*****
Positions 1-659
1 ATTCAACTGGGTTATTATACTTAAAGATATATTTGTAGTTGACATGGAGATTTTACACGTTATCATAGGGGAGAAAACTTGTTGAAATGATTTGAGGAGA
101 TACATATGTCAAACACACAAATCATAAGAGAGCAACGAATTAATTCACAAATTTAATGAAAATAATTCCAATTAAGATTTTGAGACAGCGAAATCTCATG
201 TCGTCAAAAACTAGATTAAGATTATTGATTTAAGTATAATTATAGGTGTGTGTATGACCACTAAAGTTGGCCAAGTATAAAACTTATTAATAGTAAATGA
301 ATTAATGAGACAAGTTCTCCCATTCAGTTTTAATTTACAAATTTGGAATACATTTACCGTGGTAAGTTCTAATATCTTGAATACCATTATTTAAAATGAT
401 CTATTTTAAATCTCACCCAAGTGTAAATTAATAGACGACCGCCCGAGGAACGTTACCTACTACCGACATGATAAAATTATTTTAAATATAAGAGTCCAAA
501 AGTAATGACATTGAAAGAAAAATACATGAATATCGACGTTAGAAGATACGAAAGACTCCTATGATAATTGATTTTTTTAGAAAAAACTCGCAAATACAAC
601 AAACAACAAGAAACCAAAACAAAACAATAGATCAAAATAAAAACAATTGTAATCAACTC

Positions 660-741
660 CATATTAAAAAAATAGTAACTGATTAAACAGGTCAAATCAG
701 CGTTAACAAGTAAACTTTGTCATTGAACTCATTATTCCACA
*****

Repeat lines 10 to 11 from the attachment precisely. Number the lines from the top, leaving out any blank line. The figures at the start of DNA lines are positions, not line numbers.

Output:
660 CATATTAAAAAAATAGTAACTGATTAAACAGGTCAAATCAG
701 CGTTAACAAGTAAACTTTGTCATTGAACTCATTATTCCACA